Handbook of total parenteral nutrition

Handbook of total parenteral nutrition

Book Reviews 91 illustrations are simply appalling. Some are unnecessary (Figs. 9.2,9.5 and Plate 3) and almost all the black and white photographs ...

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Book Reviews

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illustrations are simply appalling. Some are unnecessary (Figs. 9.2,9.5 and Plate 3) and almost all the black and white photographs are so dark as to be meaningless. Indeed it is the very poor quality ofthe illustrations that spoils an otherwise excellent book. It is not confined to the reproduction of X-rays, but to clinical photographs and photographs ofapparatus. All the illustrations are excessively pale, with a washed-out Bume-Jones effect, in striking contrast to the bold type ofthe text. At first, I thought this might have been an isolated printing fault in the review copy, but inspection of other copies in different book shops shows that this is not so. The book is excellent value. Predictably its editors have set a very high standard and future volumes will be judged by the same yardstick. We trust that the publishers will see to it that the illustrations in future volumes will attain the same standard. M. N. TEMPEST Fundamental

Techniques

Ian A. McGregor. Edinburgh,Churchill

of Plastic Surgery.

7th ed. By

212 x 138 mm. Pp. 346. Livingstone. f8.00.

1980.

The 7th edition of this excellent book has maintained the high standards of the previous ones. The first part deals with basic techniques which are easily understood by any surgeon and in no way should it be restricted to the established or training plastic surgeon. The text is clear and the illustrations, whether photographs or drawings, are explicit and easy to understand. For the accident surgeon there is much material that can be used almost daily in the emergency department and in elective procedures. An admirable chapter on hand surgery deals fully with both early techniques as well as with advanced procedures for severe injuries to digits, though the neurovascular techniques under the microscope should only be undertaken by specialists in hand surgery. The big innovation of this volume is to extend the indications and techniques for applying musculocutaneous flaps, which are of great value in securing vascular surfaces over exposed joints and bone so that later split skin grafts can have a better chance of success. It is noteable that the author is reducing the indications for tube pedicle. laying more stress on the application of axial flaps, He has drawn from his wide experience the conclusion that axial pattern flaps are to be regarded as the norm so that tube pedicles can be, as he says ‘relegated to dinosaur status’. This book is of a convenient size for the pocket but should be present in every accident department and hospital library and at f8 is remarkably good value. R. L. BATTEN Handbook of Total Parenteral Nutrition. By J. P. Grant. 262 x 180 mm. PO. 197. I I illustrations. 1980. Philadelphia, Saunders. flO.00. This summary of the current status of the art and science oftotal parenteral nutrition is a combination of the extensive personal experience of the author and a comprehensive review of the literature up to October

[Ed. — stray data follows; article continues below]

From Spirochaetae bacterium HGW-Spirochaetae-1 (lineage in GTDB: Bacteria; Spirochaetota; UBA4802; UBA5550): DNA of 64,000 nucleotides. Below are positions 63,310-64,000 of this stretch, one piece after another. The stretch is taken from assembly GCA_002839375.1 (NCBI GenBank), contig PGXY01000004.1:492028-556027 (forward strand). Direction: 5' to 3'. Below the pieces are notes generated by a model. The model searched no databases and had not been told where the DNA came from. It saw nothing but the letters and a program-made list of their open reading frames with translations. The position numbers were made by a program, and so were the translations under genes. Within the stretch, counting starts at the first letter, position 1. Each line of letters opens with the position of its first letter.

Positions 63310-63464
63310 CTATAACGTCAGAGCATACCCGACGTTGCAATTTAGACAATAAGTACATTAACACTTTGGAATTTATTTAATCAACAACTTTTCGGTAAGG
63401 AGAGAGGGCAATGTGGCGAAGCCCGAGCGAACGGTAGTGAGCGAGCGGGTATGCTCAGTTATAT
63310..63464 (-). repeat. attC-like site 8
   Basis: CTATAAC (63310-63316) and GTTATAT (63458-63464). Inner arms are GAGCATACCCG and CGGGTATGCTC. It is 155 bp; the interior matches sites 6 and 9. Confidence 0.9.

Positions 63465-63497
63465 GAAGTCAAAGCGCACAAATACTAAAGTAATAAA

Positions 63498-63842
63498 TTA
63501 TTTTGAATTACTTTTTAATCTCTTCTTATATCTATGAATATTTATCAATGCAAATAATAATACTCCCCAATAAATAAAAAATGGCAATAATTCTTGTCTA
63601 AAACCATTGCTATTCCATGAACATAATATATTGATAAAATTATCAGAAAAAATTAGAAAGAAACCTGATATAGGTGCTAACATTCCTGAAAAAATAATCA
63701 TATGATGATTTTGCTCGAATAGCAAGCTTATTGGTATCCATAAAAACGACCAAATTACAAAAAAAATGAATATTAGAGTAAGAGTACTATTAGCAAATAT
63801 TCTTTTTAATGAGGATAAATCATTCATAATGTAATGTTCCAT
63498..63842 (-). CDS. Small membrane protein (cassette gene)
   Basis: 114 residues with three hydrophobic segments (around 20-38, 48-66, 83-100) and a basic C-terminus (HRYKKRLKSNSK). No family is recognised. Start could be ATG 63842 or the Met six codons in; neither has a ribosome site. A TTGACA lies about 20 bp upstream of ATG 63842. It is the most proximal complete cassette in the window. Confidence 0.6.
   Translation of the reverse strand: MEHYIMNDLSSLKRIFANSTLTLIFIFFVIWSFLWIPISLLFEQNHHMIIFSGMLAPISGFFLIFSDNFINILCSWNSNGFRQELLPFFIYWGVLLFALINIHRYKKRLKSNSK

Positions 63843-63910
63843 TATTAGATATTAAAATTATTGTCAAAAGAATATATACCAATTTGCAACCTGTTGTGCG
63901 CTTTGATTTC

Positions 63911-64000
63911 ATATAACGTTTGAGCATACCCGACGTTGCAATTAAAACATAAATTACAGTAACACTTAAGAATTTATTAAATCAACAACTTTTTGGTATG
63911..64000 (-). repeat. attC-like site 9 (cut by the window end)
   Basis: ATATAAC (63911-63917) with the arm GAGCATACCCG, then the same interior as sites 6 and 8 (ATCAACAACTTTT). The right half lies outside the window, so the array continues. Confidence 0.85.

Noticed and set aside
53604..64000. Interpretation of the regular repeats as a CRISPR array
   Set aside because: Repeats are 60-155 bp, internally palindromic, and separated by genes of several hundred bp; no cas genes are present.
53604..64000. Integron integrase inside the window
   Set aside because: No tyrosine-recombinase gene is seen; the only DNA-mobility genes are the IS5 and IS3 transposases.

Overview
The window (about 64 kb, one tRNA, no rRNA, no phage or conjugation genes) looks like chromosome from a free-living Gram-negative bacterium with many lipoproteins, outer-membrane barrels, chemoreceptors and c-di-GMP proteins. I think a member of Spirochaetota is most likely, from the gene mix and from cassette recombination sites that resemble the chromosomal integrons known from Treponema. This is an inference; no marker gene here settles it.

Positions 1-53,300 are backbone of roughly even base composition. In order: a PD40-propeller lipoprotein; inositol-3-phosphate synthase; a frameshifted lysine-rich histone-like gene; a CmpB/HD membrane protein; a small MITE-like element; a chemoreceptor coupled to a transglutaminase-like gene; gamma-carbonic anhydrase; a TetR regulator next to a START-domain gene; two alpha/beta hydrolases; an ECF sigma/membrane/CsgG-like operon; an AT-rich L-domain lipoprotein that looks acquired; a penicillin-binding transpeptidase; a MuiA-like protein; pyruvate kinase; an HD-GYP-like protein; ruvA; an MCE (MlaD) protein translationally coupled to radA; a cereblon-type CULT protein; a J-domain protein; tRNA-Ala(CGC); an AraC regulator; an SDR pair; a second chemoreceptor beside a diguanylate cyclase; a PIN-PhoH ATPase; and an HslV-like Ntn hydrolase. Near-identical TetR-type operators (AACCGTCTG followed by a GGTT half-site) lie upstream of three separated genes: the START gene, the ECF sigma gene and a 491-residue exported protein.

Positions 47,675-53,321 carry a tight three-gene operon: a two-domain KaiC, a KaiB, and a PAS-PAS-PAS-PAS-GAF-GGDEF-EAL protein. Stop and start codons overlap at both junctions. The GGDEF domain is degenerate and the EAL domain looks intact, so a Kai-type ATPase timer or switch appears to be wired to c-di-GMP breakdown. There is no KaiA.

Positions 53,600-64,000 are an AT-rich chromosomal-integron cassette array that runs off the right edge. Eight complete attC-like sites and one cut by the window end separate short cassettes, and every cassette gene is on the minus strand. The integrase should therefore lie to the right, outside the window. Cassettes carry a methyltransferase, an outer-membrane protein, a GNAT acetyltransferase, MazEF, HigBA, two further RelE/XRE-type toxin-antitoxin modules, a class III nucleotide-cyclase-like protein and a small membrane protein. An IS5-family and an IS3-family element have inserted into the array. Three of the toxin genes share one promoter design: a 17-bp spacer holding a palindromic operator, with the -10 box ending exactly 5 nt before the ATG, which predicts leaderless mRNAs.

1979. The I I chapters supplemented by 24 tables, 83 figures and almost 1000 references cover the history of parenteral nutrition, present guides to the selection of patients likely to benefit from intensive treatment, describe the technical aspects of catheter insertion and care, the choice, preparation and administration of parenteral nutritional solutions and relevant aspects of basic metabolism and the recognition and management ofmetabolic and infectivecomplications. The book is a well written practical manual in which can be found the answers to most ofthe questions posed either by a complex clinical condition for which parenteral nutrition is an appropriate form of therapy; or by the physician or surgeon in charge of the patient and the associated nursing, dietary and pharmaceutical personnel. The advice is firmly based on extensive experience and in most instances has passed from the controversial to the universally accepted. The remaining contentious issues are presented fairly. thus allowing the reader to come to his/her own conclusions. The book is highly recommended for both the novice wishing to learn the ‘tricks of the trade’ and for the expert who wishes to explore further the need for and effectsoftotal parenteral nutrition. J. W. L. DAVIES Medicine. By R. Frey and P. Safar. Pp. xx + 355. 97 illustrations. 1980. Berlin, SpringerVerlag. DM 84. In the autumn of 1977 an international congress on disaster medicine was held in Mainz but the proceedings of a conference at which more than 100 persons have contributed papers are bound to be repetitious, and to that extent tedious; this volume is no exception. Nevertheless, it is surprising to read in the preface that ‘most of the most valuable workshop presentations are not included’. Although the contents are grouped under the headings of: (I) Types and events of disasters. Definition of disasters; (2) Organization in various disasters; (3) Workshops dealing with global disasters, local and regional disasters, and definitive care; this subdivision is not very obvious as one reads the individual sections. Each section contains a mixture of plans and organizations that owe more or less to personal experience, and of accounts of disasters experienced, with casualties ranging from a score or two up to the tens of thousands caused by earthquakes in Central and South America. Disasters of comparable magnitude in Asia go unmentioned, as do the special arrangements needed for the large-scale urban rioting reported from South Africa and the United States, in which communications and supply routes may be cut for days and in which the families of staff as well as the staff themselves may have to be accommodated and fed. This is intended to be the first of a series of volumes on an important topic about which too many persons know too little but a distinction needs to be made between the information that is made available at such large meetings and the information that should be disseminated in order to improve the standards of Disaster